"We have seen advances in the past few years with anti-anxiety options to reduce stress-induced behaviors such as howling," Miller says. "So if your dog is keeping you or your neighbors up at night, please discuss how you can try to reduce your dog's anxiety with your veterinarian."


The American foxhound is a remarkably healthy breed, but not totally resistant to all health issues. Hip dysplasia can be a concern, and other conditions include thrombocytopathy (a platelet disorder) and Pelger-Huet anomaly (a white blood cell disorder).

Ear infections are probably the most common concern, Miller says, particularly if your American foxhound loves to go swimming.

"Those floppy ears can trap in moisture and create the perfect environment for yeast or bacteria to grow and create a painful ear infection," he says. "If your foxhound spends time splashing in the water, I would recommend flushing out those ears afterward with an ear cleaning solution to try to prevent an ear infection."

Because she's a hunter who loves to spend time outside, owners should closely monitor their skin and paws for wounds or sores that can happen in the field. If you notice your pup is limping, keep a close eye on it—a paw injury isn't the only cause, particularly in adventurous dogs who can have an injury higher up the leg in a joint or muscle.

"Sometimes these aches and pains after an adventure will go away with rest, but if the limping continues or is exceedingly painful, then the dog should be examined by a veterinarian to determine if a more severe injury has occurred," Miller says.

American foxhounds live 11–13 years. As your hound ages, her energy level may remain high, but she might have a harder time getting around after a big day of running. Miller suggests talking to your vet about whether a joint supplement, special diet, or anti-inflammatory medication could help make her more comfortable in her golden years.


Before George Washington became the nation's first president, he was instrumental in developing the American foxhound breed. Washington, an avid houndsman, had a strain of black-and-tan English foxhounds at Mount Vernon believed to have descended from a pack owned by a Maryland-bound settler named Robert Brooke, who arrived in the New World in 1650.

In 1785, in his quest to develop a foxhound more perfectly suited to the vast expanses of the American countryside, he bred his dogs with a pack of enormous hounds of French breeding stock that he received as a gift from an admirer via his friend, the Marquis de Lafayette.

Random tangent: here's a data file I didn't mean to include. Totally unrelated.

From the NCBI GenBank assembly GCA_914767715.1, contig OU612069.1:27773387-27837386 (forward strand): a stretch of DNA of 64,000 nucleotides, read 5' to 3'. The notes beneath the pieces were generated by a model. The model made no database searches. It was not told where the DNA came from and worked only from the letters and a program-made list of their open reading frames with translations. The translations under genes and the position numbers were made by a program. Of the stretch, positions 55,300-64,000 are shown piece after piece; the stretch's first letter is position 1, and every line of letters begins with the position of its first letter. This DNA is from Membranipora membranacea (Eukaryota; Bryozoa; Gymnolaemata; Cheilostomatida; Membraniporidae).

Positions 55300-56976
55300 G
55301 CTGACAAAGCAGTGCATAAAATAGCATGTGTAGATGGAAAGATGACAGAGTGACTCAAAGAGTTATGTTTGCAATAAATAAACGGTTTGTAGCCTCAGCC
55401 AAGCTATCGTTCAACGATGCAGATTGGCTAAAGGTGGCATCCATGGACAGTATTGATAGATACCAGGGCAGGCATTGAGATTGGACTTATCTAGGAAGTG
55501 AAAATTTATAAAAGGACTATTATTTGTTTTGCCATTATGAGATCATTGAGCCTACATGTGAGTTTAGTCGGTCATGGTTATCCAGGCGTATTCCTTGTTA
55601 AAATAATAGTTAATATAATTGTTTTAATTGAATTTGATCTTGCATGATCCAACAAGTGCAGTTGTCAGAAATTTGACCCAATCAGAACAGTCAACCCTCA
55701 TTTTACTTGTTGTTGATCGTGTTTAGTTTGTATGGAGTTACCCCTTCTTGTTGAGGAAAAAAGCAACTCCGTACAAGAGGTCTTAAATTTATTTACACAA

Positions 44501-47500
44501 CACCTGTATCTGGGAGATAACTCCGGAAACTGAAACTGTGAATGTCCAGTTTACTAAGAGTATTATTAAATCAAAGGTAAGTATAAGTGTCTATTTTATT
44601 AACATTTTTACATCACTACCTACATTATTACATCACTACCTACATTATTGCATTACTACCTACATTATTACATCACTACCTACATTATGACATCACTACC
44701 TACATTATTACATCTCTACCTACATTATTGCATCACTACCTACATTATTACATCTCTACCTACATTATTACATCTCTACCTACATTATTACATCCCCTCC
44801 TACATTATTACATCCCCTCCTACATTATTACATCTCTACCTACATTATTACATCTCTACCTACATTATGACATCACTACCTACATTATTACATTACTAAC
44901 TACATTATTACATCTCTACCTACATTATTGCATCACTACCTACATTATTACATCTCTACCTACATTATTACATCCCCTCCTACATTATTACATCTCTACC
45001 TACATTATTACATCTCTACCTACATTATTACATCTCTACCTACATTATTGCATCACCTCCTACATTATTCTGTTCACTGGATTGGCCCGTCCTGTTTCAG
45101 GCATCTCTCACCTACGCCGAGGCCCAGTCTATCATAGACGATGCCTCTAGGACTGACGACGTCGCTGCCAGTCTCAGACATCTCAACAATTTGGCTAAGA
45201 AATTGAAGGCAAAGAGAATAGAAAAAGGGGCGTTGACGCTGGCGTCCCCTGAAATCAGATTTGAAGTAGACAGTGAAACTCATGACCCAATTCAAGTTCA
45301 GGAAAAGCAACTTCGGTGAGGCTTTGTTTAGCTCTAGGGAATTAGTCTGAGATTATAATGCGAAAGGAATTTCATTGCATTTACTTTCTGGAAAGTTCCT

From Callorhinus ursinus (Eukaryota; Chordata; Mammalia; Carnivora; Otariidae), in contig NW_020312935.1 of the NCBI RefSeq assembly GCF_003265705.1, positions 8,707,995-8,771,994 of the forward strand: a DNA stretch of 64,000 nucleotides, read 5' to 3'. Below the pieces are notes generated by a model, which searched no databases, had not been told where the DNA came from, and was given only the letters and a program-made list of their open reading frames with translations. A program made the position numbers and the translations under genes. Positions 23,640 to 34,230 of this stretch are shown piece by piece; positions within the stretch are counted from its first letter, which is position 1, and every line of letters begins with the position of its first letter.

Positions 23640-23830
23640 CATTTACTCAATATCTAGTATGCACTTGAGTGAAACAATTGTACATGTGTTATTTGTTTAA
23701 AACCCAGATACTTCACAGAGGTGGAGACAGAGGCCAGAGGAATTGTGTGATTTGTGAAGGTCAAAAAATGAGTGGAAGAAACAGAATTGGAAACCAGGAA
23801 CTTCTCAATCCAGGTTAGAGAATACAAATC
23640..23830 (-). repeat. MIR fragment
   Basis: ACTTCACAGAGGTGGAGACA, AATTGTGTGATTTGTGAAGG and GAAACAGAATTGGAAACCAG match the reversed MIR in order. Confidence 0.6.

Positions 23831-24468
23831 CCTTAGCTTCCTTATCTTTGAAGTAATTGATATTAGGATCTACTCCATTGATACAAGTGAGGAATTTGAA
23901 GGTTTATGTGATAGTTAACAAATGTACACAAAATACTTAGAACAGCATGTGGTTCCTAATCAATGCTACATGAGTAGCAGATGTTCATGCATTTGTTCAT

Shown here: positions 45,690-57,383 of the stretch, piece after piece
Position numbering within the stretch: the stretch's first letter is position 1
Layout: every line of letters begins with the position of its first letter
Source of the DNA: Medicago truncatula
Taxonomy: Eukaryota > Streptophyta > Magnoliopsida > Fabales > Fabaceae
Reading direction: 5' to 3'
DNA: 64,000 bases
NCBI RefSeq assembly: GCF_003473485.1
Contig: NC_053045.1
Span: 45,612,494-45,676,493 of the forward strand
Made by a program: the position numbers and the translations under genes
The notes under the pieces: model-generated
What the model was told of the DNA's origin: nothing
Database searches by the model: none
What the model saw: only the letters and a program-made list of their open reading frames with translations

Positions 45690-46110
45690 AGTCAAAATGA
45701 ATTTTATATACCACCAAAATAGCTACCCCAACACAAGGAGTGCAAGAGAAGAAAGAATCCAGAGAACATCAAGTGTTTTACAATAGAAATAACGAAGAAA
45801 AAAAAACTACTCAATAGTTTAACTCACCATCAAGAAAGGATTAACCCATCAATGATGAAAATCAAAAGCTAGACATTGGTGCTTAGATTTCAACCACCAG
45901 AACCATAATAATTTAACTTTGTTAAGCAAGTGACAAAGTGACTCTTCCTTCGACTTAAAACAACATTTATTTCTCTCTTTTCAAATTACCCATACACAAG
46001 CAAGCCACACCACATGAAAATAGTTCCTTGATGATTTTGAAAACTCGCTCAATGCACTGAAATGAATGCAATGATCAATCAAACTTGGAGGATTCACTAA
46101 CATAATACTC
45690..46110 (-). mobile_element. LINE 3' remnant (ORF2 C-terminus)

Horses and hounds were an important part of life for wealthy Virginia plantation owners like the Washingtons, and refinements continued to be made to the new breed in post-Colonial times. This led to the modern American foxhound, which is distinctly sleeker, faster, and more independent than his English cousin. The American foxhound later became the basis for some of the later coonhound breeds, including the Treeing Walker coonhound, the American English coonhound, and the bluetick coonhound.

Recognized as a breed by the American Kennel Club in 1886, the American foxhound is one of the rarest registered breeds—and that means finding breeders and American foxhound puppies can take considerable time and effort. She's still seen most frequently in foxhunting packs.

Fun Facts

One of the early breeders of the American Foxhound was none other than George Washington, who kept a pack of hounds at Mount Vernon. Famous American foxhounds owned by Washington include Tipsy, Tipler, and Drunkard, and Washington is quoted as having described the dogs' voices as sounding like "the bells of Moscow," according to the AKC.
She may be rare, but the American foxhound has a prominent place as the state dog of Virginia.
Rita Mae Brown's Mrs. Murphy mystery series, which is set in Virginia hunt country, features a number of American foxhound characters.
Wondering about the traits of an American foxhound vs. English foxhound? The main differences are that the American foxhound's legs are longer and more finely boned, and the American's back end is slightly arched.